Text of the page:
Sony Pictures CEO breaks down $70M deal with Apple

Sony Pictures CEO breaks down $70M deal with Apple

  • Sony Pictures sold its Tom Hanks summer Blockbuster flick 'Greyound' to Apple for $70 million.
  • The film will skip a theatrical debut and go straight to Apple+
  • Sony has no expectations for this to be a model for future film releases.

Sony Corp’s (NYSE: SNE) entertainment and film unit Sony Pictures scored a $70 million payday by selling its Tom Hanks thriller to Apple Inc. (NASDAQ: AAPL). On Wednesday, Sony Pictures CEO Tony Vinciquerra explained the logic behind the deal.

Sony scores a profit

Hollywood A-lister Tom Hanks assumed the leading role in “Greyhound,” a war flick depicting the role of a commander of a Navy destroyer during the Battle of the Atlantic. The film was scheduled to hit the big screen in June but the COVID-19 pandemic made a theatrical debut this summer impossible.

Instead, Sony sold the rights to the film to Apple who will stream it on its platform Apple for $70 million for $70 million. Sony is believed to be walking away with a profit as the film’s budget was around $50 million.

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‘Tremendous unknowns’

Despite movie theaters starting to reopen across the world, it remains unclear how many people will be admitted to showings, Vinciquerra said on CNBC’s “The Exchange.” In addition, Sony’s potential Blockbuster hit will compete against a plethora of other potential Blockbusters which creates too many “tremendous unknowns” moving forward.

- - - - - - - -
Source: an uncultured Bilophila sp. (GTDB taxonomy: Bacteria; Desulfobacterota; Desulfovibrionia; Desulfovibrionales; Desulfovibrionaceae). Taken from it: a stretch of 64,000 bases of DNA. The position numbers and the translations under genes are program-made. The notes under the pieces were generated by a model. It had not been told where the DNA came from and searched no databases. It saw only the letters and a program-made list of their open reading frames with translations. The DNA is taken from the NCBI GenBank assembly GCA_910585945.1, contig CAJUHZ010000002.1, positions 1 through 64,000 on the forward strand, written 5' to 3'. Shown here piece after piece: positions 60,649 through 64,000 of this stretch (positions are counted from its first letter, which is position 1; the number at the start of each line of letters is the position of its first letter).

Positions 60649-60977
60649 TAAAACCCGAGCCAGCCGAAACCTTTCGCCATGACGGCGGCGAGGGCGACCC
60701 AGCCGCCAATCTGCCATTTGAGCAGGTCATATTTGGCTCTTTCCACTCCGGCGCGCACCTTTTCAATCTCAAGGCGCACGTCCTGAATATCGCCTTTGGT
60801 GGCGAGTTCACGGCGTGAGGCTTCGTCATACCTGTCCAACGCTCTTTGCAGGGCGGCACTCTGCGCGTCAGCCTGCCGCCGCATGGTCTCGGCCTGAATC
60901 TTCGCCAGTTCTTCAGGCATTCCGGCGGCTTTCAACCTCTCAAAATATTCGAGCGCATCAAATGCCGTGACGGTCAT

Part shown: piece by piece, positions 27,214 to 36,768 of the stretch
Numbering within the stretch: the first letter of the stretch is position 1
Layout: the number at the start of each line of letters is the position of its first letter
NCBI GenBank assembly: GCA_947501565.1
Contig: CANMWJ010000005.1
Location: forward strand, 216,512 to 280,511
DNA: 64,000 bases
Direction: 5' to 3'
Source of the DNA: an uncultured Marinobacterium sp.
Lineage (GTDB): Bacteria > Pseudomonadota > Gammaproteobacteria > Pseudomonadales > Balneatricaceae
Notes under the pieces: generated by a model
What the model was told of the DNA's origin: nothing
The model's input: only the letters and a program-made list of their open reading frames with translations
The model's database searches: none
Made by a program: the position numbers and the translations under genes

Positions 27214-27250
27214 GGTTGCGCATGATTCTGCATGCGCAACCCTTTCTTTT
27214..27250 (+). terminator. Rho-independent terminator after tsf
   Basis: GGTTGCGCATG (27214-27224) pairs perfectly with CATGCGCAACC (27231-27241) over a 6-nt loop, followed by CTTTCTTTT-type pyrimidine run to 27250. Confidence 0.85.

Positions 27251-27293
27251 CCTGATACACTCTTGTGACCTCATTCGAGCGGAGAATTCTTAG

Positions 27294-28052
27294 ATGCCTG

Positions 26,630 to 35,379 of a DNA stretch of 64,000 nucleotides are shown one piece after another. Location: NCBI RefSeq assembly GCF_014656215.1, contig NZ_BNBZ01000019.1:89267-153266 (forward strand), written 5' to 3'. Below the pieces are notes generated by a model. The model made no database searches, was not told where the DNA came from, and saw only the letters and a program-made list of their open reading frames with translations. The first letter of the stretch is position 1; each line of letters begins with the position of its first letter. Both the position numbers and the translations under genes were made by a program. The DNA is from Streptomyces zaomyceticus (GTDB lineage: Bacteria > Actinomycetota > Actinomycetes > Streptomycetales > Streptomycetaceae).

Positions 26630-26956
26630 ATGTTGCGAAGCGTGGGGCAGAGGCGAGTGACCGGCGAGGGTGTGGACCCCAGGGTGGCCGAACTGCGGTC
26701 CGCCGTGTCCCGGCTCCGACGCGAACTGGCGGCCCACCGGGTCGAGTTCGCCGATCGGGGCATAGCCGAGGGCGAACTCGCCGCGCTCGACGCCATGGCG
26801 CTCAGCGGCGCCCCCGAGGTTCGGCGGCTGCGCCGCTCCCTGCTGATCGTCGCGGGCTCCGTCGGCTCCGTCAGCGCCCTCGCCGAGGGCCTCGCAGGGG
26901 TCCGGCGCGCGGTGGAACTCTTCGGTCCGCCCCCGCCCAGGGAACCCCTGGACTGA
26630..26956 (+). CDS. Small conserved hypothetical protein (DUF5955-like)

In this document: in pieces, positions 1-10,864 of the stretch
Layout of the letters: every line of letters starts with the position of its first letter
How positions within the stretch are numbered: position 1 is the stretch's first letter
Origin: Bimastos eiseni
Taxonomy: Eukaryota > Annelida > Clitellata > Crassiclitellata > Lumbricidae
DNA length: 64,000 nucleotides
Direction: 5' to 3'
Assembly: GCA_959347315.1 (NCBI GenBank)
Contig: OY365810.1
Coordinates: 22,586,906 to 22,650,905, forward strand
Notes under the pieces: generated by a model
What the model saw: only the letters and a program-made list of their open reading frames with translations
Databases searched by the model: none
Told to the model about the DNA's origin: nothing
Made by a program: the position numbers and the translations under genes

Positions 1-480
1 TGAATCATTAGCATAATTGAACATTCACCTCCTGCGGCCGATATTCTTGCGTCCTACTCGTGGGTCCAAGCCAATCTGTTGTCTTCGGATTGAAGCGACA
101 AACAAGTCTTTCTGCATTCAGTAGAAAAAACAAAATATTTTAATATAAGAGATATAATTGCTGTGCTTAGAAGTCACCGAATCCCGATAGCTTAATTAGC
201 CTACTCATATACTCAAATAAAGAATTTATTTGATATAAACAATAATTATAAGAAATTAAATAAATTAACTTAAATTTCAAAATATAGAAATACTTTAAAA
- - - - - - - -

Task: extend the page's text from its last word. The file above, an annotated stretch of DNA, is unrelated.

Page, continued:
Instead, the studio took advantage of an opportunity to cash in on a deal with Apple as part of a process that isn’t expected to repeat often, the CEO said. Sony Pictures remains “completely committed” to providing guests a top-notch theatrical experience as it remains after all its “primary business.”

“But this opportunity arose, and we took it,” he said.

When asked if the global pandemic will result in a shift in strategy in how Sony Pictures releases a film, the CEO answered with a hard no. The company has no plans to either simultaneously release movies in both the theaters and through online streaming platforms simultaneously. 

“We think the theatrical release is vitally important to the film industry and to generating the most revenue and profit,” Vinciquerra said. “We have not seen models where that kind of release schedule will benefit the profitability and efficacy of major productions.”

Demand for movies

Theaters will rise to the challenge of providing a safe environment for guests but demand will need to catch up. Consumers currently lack the “energy and enthusiasm” to go back to the theaters but this will be temporary.

“People are anxious to get back to their normal lives and we do think that theaters will return in a very strong way — obviously with some restrictions,” he said.

By Jayson Derrick
Jayson Derrick has been writing professionally about stocks since 2011. He is particularly interested in alternative investments, hedge funds, and activist investing. He is a big fan of NHL hockey and lives in Montreal, Canada with his wife and four year old daughter.

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